With Wade seemingly preparing one of the least subtle democratic familial successions in recent memory (son Karim holds a wide portfolio of ministerial titles), Senegal faces a test of democratic continuity. Abdoulaye himself introduced the two-term limit, and his claim that it did not apply retroactively is a legal point, albeit an unpopular one: he is seen as increasingly unrepresentative of a populace with an average age of under 20. The wider concern is of succession: it is not impossible to foresee Karim installed as president, with a fresh two term limit. There is an endgame, however; Karim is rather less electable than his father: his French education has compelled many Senegalese to view him as an outsider – with additional distrust accrued through his ostensibly un-earned ministerial titles. Under current conditions, therefore, it is difficult to foresee presidential power in the hands of the Wades beyond one further electoral cycle.
Many were surprised by how consolidated the Senegalese opposition were in the first presidential round. The very real risk of no stand-out candidates emerging and pushing the vote to a second round run-off was allayed by the emergence of Macky Sall, providing those disappointed by the lack of a Wade/N’Dour run-off with the theatrics of a political master/apprentice duel. However, many commentators are perhaps oversimplifying by expecting all votes for previous opposition candidates (around 39%) to be consolidated around Sall,– for many, his APR party bears too many similarities to Wade’s PDS. Whether we can expect the vast majority of Socialist Party/Alliance for the Forces of Progress voters to vote for Sall in the second round remains unclear. On a side note, a single transferable vote mechanism would seem to be a more logical electoral system for Senegal than the current two round, single-vote mechanism, also in use in Guinea Bissau.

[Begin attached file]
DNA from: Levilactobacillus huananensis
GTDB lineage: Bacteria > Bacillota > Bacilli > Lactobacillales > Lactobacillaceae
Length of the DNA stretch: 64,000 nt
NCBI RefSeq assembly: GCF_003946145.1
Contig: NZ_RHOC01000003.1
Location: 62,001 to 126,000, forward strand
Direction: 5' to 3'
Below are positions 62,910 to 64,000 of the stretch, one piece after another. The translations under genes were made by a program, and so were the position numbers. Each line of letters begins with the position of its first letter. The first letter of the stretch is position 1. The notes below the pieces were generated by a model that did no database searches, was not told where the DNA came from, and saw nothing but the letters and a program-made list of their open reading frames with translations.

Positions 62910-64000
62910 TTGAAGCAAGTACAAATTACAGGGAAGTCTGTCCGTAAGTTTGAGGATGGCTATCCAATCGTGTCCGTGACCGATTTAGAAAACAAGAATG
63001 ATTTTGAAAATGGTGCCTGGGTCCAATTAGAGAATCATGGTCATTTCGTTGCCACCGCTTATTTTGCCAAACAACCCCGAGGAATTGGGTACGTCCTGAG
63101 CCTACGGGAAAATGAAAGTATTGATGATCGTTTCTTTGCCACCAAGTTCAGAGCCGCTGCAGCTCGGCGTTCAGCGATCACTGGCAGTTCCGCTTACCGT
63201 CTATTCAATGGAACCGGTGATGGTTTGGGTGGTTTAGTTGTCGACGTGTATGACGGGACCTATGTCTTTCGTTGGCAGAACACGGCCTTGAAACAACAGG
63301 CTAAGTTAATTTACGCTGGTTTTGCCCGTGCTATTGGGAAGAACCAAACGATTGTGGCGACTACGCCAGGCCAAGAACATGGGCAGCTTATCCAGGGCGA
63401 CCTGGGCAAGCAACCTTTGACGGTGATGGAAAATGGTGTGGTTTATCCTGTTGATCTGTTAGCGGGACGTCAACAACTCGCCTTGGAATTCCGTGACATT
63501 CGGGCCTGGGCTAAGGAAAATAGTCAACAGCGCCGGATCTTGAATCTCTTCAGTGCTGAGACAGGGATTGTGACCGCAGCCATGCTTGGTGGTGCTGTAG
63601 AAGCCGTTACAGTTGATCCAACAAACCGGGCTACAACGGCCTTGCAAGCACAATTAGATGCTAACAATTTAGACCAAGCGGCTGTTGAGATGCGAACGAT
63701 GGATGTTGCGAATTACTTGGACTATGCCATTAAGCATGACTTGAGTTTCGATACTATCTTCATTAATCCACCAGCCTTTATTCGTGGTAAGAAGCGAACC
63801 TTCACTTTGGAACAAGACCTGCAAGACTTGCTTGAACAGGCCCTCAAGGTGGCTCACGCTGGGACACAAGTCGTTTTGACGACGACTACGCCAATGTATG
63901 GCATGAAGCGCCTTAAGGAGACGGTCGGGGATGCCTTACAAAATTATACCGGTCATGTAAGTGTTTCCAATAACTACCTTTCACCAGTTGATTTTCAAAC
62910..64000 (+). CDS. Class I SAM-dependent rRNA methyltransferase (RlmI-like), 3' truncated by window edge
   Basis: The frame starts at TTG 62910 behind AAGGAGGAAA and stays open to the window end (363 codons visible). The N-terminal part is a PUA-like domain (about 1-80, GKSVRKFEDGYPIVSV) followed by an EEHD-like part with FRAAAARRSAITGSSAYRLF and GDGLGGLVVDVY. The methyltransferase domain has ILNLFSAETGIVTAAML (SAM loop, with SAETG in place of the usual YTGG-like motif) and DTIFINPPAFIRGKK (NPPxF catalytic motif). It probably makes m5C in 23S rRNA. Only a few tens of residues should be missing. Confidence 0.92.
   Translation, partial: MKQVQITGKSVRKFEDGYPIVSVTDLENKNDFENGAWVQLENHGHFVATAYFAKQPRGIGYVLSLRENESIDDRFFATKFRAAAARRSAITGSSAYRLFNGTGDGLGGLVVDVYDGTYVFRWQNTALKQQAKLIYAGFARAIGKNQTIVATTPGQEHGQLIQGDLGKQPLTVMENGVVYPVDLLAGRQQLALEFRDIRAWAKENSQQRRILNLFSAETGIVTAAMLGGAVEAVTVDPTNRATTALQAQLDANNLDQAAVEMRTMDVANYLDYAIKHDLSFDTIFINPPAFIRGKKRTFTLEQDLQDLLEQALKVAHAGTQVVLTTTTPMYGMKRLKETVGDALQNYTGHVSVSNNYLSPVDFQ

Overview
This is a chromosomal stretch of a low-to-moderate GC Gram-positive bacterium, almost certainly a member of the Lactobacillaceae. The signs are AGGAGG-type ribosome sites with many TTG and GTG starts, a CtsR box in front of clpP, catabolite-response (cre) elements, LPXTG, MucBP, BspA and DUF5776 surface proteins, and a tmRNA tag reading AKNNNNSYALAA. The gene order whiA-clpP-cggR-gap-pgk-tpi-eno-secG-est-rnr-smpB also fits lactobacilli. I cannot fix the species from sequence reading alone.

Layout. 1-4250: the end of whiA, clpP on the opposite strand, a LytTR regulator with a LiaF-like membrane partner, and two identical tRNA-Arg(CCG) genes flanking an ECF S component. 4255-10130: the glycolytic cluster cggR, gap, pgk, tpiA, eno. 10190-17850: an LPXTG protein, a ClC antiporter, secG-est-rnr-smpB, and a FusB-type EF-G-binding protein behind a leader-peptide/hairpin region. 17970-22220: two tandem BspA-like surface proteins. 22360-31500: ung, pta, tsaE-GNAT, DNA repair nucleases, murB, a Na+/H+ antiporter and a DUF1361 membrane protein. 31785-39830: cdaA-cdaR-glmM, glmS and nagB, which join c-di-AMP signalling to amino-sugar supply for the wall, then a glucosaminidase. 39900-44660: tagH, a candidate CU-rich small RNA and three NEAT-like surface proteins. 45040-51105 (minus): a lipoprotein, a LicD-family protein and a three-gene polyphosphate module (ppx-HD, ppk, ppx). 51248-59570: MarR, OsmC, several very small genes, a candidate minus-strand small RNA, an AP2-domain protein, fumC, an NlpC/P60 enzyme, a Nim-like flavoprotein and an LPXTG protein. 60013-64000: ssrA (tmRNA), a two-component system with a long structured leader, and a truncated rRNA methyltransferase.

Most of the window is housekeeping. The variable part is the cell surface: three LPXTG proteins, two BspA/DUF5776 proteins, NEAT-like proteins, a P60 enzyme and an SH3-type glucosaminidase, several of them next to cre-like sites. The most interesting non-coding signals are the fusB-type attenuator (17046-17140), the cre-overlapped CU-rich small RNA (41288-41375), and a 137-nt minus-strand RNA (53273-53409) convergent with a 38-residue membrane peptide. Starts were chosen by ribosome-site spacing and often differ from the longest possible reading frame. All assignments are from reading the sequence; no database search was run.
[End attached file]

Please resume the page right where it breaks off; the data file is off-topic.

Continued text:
Guinea Bissau, for a country with a small population and a land area well under half of that of Scotland, is immensely complicated. With a GDP per capita of around USD$ 1100, it remains one of the poorest countries in the world. Many see the drugs trade – which seemingly took a hiatus from the international agenda (outside of Latin America at least) for a couple of years – returning to the fore in the form of so-called “˜narco-states’. Guinea Bissau has been regularly cited since 2005 as Africa’s first (actual or potential) such state, with its loose border control, Latin American ties and Atlantic location making it a prime target for smugglers targeting the major European cocaine market. The term appears made for Bissau, with the country’s GDP insignificant in comparison with the street value of the cocaine which passes through. Indeed, the events of 2009 seemed more akin to those of a cartel than a national government, with Sanha’s predecessor Joao Bernardo Vieira assassinated in an apparent drugs-linked revenge attack for the earlier death of the army head, General Batista Tagme Na Waie. Plagued by instability since independence from Portugal in the early 1970s, Guinea Bissau’s apparent short-term stability was severely tested by Sanha’s death of natural causes at the start of this year.